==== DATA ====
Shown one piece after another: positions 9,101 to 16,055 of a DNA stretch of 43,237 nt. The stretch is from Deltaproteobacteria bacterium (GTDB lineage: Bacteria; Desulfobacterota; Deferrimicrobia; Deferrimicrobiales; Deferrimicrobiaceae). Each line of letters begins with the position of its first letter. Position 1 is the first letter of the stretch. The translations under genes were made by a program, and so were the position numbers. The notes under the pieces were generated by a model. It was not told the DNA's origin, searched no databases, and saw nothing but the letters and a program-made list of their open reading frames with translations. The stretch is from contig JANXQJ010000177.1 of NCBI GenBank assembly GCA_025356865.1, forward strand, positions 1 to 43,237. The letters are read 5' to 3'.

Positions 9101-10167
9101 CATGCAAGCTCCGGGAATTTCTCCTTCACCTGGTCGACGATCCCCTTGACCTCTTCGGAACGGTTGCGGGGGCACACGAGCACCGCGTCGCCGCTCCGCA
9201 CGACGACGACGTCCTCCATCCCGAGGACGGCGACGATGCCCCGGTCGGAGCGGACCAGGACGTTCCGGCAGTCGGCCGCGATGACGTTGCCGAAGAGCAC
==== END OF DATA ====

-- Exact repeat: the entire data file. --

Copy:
Shown one piece after another: positions 9,101 to 16,055 of a DNA stretch of 43,237 nt. The stretch is from Deltaproteobacteria bacterium (GTDB lineage: Bacteria; Desulfobacterota; Deferrimicrobia; Deferrimicrobiales; Deferrimicrobiaceae). Each line of letters begins with the position of its first letter. Position 1 is the first letter of the stretch. The translations under genes were made by a program, and so were the position numbers. The notes under the pieces were generated by a model. It was not told the DNA's origin, searched no databases, and saw nothing but the letters and a program-made list of their open reading frames with translations. The stretch is from contig JANXQJ010000177.1 of NCBI GenBank assembly GCA_025356865.1, forward strand, positions 1 to 43,237. The letters are read 5' to 3'.

Positions 9101-10167
9101 CATGCAAGCTCCGGGAATTTCTCCTTCACCTGGTCGACGATCCCCTTGACCTCTTCGGAACGGTTGCGGGGGCACACGAGCACCGCGTCGCCGCTCCGCA
9201 CGACGACGACGTCCTCCATCCCGAGGACGGCGACGATGCCCCGGTCGGAGCGGACCAGGACGTTCCGGCAGTCGGCCGCGATGACGTTGCCGAAGAGCAC